Trump, Penn Treaty towers closer to reality

Dec. 20

By Kellie Patrick Gates
For PlanPhilly

Two Delaware River waterfront developments have moved closer to approval while the State General Assembly simultaneously told the Philadelphia Commerce Department to mind its own business.
The Senate and the House have approved bills granting the right to use riverbed lands – also called riparian lands – to Donald Trump’s VTE Philadelphia, which plans to build Trump Tower Philadelphia on Pier 35 1/2, and NCCB Associates, which plans to build Penn Treaty Tower on Pier 53. Language in both bills changed in the Senate, so the House will need to take concurrence votes after the holiday recess, but the bills are expected to pass.
This legislative process is the way riparian rights have traditionally been granted in Pennsylvania. But in November, the Philadelphia Commerce Department gave them to SugarHouse Casino, after the casino’s attorneys found a 1907 law that they said gave the Commerce Department that right, and the city solicitor agreed with that assessment.
This angered Rep. Michael O’Brien and Sen. Vince Fumo, who did not intend to introduce a riparian rights bill for SugarHouse without an agreement between the casino and the neighborhood associations – something that is far off, at best, since many of the associations have united to fight the casinos. But it also grabbed the attention of other legislators from across the state, as many of them also have riparian lands within their districts.
Earlier this month, the House unanimously passed a resolution asserting that the ability to grant riparian rights rests with the legislature. And both of these bills do the same. “The general assembly hereby affirms its existing, sole and exclusive authority to consider and specifically authorize the conveyance of any title, easement, right-of-way or other interest in common-wealth owned lands,” they read in part.
Both Fumo and O’Brien have pledged to appeal the Commerce Department decision, and O’Brien said the language in the bills would put a finer point on the legislature’s position for the judges.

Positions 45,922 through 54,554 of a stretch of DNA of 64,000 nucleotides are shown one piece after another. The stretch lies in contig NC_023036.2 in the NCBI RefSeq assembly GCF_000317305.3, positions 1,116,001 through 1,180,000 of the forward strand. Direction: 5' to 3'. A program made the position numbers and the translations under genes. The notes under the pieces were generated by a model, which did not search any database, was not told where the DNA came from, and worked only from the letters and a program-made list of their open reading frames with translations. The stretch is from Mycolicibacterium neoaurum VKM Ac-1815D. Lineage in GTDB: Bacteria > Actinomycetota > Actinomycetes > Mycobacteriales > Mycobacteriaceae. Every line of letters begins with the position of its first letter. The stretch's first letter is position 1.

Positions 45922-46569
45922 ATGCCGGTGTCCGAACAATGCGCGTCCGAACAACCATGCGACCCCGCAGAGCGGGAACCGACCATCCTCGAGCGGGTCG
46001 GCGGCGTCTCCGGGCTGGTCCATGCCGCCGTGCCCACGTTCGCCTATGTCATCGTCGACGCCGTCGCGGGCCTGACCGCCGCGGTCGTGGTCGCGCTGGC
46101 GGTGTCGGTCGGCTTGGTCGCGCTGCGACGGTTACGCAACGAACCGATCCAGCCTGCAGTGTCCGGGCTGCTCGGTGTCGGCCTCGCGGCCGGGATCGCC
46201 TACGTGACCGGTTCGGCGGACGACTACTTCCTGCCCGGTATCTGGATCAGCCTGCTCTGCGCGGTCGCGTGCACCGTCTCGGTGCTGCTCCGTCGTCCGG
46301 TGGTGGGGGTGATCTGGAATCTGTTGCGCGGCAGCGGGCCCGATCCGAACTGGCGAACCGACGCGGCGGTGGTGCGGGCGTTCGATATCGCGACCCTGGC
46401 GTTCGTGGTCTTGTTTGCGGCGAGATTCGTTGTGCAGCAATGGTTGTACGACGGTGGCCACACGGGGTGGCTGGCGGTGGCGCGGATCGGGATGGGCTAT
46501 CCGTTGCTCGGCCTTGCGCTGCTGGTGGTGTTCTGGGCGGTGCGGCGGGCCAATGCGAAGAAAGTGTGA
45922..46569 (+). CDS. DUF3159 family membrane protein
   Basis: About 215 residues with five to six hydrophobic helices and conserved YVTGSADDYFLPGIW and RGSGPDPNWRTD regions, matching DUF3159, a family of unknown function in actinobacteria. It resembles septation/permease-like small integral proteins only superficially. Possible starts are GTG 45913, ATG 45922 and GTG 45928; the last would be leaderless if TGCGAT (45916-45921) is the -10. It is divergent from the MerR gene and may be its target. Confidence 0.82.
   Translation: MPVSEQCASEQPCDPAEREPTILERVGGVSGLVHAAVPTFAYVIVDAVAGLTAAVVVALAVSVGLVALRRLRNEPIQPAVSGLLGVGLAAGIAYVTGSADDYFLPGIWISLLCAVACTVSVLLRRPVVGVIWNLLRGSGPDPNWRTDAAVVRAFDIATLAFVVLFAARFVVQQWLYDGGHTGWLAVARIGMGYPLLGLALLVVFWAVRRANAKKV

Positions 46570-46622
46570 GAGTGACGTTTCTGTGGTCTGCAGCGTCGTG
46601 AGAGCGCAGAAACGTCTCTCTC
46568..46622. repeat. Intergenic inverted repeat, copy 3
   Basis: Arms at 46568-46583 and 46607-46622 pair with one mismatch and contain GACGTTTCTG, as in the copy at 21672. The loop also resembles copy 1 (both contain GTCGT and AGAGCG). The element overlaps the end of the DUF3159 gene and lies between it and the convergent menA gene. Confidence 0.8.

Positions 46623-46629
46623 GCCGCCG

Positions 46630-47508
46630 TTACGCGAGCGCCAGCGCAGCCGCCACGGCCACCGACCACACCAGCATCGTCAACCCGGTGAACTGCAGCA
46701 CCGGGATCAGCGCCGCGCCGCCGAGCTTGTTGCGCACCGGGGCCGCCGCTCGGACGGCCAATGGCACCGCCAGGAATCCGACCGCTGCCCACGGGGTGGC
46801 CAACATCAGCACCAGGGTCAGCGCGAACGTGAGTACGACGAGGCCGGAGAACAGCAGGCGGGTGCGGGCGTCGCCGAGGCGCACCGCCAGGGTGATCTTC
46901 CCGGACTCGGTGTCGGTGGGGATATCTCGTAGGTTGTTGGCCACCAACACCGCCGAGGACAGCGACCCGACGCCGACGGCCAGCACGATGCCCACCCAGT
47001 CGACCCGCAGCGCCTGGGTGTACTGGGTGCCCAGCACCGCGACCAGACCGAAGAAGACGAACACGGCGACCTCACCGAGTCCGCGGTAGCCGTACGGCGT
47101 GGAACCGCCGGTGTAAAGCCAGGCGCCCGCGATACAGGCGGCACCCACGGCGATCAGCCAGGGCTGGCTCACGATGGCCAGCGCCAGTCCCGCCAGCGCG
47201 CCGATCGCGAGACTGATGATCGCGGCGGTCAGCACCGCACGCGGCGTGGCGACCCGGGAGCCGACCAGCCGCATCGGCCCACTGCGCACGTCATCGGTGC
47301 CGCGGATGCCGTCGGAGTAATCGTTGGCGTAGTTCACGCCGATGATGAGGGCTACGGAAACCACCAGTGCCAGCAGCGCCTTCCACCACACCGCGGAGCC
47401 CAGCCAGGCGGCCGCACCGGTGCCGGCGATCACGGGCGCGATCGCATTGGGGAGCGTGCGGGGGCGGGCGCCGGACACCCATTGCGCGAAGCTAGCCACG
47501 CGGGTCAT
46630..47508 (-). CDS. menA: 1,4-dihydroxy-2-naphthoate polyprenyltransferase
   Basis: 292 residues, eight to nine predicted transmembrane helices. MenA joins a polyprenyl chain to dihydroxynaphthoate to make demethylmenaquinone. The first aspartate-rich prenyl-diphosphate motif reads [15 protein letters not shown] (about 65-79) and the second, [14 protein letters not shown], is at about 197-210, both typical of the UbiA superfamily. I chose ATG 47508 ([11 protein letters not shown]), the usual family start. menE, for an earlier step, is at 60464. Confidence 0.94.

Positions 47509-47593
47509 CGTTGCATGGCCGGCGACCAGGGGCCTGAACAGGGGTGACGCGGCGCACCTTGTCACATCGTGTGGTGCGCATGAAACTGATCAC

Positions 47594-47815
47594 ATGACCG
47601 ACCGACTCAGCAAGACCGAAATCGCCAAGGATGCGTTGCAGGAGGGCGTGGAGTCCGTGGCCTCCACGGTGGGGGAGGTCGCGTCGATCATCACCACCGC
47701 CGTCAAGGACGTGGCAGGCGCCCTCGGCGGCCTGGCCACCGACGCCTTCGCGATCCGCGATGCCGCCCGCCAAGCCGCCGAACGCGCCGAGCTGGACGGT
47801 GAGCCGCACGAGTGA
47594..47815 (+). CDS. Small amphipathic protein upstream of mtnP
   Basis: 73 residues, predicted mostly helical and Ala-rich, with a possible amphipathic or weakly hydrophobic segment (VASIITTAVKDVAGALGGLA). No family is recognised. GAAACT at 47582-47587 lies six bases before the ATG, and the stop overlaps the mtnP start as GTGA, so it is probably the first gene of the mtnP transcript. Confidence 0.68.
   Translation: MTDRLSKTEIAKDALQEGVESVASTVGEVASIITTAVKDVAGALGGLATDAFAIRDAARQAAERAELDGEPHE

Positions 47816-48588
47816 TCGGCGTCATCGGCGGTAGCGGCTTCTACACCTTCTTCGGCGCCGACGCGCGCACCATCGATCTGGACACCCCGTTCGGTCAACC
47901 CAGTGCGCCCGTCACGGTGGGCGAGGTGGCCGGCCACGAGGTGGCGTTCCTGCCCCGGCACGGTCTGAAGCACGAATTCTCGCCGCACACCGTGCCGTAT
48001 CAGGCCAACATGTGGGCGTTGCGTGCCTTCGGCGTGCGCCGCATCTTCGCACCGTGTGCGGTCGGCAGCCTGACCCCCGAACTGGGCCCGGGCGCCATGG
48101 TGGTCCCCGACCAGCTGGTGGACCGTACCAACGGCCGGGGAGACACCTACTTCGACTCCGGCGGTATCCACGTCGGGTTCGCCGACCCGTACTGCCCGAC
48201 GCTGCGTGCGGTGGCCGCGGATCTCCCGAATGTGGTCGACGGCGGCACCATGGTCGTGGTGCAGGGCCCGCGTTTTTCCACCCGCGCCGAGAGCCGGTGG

The bills are also a way to assert that it’s the General Assembly that gets to say how much riparian rights should cost. Both go along with a Department of General Service’s recommendation that riparian lease holders pay $5 per square foot of riparian land, but the bills also tack on an additional fee.
VTE and NCCB would each also have to pay $1 for each square foot of their proposed buildings. This money would be split, with half going into the state’s general fund and the other going to Philadelphia’s Commerce Department to be used to implement the Central Delaware Waterfront vision plan. This plan was developed by PennPraxis over the past year, after much public input. PlanPhilly.com is affiliated with PennPraxis and covers the waterfront visioning as well as other planning and design topics in Philadelphia.

While there’s a development plan in place, the city doesn’t have extra money laying around to make it happen, said Brian Abernathy, aid to City Councilman Frank DiCicco. “The idea is to provide additional capital funding for public spaces – things like parks, walkways, or a public boat launch,” Abernathy said.
The city administration would decide what projects to fund, Abernathy said. “But they would have limitations – it would have to be similar to what PennPraxis has proposed.”
O’Brien said the intent is that every riparian bill for properties along the Central Delaware would include a fee to fund the plan. Each fee would be decided individually, however. Trump’s tower includes a public park at the end of pier, and NCCB Associates will provide lighting and a first-floor, public restroom for Penn Treaty Park, he said, so they are already giving something to the public and the $1 fee reflects that.

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